It is the unenlightened rule of Arab dictators, not the plight of the Palestinians, that condemns the Arab world to the civilizational crisis in which it finds itself. Which Middle Eastern nation grants its Arab citizens the most political freedom? Israel. Which countries' leaders have the blood of innocents on their hands but hear nothing about it from the Arab League? Iraq, Syria, and Sudan, for starters. Which country has the most egregious record of occupying another today? Syria, in Lebanon. In which countries do Palestinian refugees suffer without rights and the most basic freedoms? Other than Israel, only Jordan has treated these people with any dignity. Which nation in the region has matched its payments to the families of Palestinian murderers with money for health care, education, and other development in the territories? Not one.
How Arab leaders can abide their own hypocrisy is one question. Why they expect us to do so is a better one.
Arab leaders recoil in mock indignation from any suggestion that they have a responsibility to discourage Palestinian treachery. Instead, they demand that the United States pressure the government of Israel into forsaking its obligation to defend its citizens from terrorism that Arab governments celebrate and support.
I'm also distressed that some of our European allies are dismissing Israel's legitimate security concerns. In some quarters, Jews are once again threatened with attacks on their institutions. We are witnessing once again the torching of European synagogues. All world leaders must condemn, in the strongest terms, such despicable behavior.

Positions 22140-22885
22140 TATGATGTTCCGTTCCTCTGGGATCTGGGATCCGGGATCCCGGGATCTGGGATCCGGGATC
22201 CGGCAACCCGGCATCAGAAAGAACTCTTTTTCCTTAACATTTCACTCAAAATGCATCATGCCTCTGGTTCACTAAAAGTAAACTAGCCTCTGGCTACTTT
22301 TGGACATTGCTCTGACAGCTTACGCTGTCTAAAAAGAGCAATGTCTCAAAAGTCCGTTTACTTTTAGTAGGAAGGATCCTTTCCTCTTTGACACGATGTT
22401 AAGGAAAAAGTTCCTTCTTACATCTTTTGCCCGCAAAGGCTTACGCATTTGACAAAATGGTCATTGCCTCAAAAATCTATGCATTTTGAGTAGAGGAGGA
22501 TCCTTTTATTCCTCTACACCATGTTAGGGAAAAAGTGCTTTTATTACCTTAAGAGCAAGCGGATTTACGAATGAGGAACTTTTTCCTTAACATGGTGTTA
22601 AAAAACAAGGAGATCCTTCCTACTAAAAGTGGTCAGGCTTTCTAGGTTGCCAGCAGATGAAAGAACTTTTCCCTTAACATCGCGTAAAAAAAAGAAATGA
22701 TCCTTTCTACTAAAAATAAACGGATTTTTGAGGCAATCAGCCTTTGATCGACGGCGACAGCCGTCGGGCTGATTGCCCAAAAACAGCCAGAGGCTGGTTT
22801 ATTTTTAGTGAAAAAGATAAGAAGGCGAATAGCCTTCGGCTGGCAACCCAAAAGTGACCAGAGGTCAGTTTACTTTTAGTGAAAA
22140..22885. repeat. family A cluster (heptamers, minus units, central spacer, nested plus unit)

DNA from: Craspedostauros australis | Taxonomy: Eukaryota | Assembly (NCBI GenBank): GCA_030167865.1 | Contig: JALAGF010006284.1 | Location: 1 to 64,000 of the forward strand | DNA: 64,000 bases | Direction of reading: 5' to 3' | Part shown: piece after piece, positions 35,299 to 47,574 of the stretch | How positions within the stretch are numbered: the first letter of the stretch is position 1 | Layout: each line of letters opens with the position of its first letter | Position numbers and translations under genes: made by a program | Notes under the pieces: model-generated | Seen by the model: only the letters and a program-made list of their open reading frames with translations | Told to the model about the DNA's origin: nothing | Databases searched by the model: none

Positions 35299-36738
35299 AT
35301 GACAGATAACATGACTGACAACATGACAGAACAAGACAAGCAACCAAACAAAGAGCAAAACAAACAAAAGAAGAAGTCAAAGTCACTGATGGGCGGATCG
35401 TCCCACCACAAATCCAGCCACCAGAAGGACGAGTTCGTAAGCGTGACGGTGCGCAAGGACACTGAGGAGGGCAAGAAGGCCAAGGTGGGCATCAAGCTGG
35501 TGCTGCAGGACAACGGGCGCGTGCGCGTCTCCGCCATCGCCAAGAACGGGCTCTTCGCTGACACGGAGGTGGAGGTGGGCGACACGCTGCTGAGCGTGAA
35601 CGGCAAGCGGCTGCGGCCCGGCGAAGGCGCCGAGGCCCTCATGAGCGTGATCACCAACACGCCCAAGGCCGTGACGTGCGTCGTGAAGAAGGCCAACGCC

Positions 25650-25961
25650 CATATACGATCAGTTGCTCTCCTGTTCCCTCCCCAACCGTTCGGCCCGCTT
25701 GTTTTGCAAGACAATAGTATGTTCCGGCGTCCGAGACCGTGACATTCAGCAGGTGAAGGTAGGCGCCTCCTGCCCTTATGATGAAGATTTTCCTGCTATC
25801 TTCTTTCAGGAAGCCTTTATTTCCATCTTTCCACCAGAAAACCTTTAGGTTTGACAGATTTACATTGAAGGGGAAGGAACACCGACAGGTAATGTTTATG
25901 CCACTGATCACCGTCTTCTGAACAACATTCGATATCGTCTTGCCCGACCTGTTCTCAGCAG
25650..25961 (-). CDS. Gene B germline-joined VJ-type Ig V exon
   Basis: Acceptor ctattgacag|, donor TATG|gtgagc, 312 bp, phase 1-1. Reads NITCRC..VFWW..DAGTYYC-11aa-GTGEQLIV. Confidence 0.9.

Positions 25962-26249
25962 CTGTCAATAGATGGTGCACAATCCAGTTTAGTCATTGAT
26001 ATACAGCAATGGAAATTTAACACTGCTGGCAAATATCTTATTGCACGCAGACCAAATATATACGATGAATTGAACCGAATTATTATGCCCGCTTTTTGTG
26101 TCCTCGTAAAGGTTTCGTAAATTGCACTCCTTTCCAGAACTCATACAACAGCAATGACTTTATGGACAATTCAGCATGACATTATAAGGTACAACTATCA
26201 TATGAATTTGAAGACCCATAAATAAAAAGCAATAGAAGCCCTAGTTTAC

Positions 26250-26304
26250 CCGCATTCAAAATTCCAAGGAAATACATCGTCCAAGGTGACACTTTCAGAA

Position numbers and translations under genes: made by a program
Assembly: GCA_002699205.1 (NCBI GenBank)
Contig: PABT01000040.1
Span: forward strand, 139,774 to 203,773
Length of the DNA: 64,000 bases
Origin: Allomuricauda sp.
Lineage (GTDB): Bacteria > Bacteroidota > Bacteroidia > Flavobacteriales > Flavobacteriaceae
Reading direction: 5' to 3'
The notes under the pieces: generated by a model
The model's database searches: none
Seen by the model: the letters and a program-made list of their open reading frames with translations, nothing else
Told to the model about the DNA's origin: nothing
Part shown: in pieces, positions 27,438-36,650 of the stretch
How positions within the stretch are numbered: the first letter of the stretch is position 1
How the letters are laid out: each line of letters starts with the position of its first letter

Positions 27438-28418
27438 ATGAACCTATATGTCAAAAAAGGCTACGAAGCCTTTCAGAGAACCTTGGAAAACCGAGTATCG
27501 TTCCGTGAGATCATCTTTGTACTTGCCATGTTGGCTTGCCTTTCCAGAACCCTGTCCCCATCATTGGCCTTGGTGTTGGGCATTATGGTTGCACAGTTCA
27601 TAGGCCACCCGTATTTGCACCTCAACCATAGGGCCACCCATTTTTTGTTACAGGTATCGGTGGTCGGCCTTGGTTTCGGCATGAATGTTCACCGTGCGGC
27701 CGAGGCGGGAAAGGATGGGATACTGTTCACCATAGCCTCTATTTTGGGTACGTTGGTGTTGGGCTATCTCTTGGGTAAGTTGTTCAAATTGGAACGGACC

I've become convinced that Bush's hopeless muddling of the Middle East situation is the best argument for a McCain-as-Democrat Presidential run in 2004. I have no idea if McCain sees it this way, but there's a lot of room to criticize Bush here, and I believe he'd draw a fair amount of Republican support (among voters, anyway) for doing so. McCain's military credentials would deflect any suggestion that he's somehow unfit (or worse, unpatriotic) to criticize the president on this issue. (John Kerry would presumably have this protection as well, but West Wing fantasies aside, I don't see any Northeastern liberals in the White House in the near future.) Of course, the general diminutiveness of the Democratic class right now makes blue-skying about McCain that much more seductive.
It surprises me that Bush has stumbled here. I grant that the Middle East is a tar baby of gigantic proportions. I grant that no one's hands are clean. I grant that we're forced to do business with some unsavory characters, and that it's neither wise nor desireable to risk the kind of Islam vs. the West war that Osama bin Laden was hoping to spark in the first place. But really, if there was one person you thought you could count on to see things in stark black-and-white, good-versus-evil terms, it was GW Bush. Somewhere along the line he forgot what he said in the days following September 11, and it shows.
What I want these days is simple enough. I want our President to remind the world, every day if necessary, what being a good guy in this fight is all about. I want him to remind us all that peace doesn't simply mean one side promising not to kill the other. I want him to stand firm for liberty and freedom. I didn't vote for him, and I have little faith in him, but even I think he's more than capable of this. Was I wrong?
The crazy thing is that if Bush had stood up more forcefully for Israel against the Saudi bloodsuckers and European anti-Semites, he'd have then had the moral authority to whack Ariel Sharon on the head with a cluestick and tell him that he wasn't making this any better or easier. Sometimes when everyone in a conflict is mad at the mediator, it means the mediator is doing a good job. Bush has clearly demonstrated that this is not always the case.Posted by Charles Kuffner on April 29, 2002 to Around the world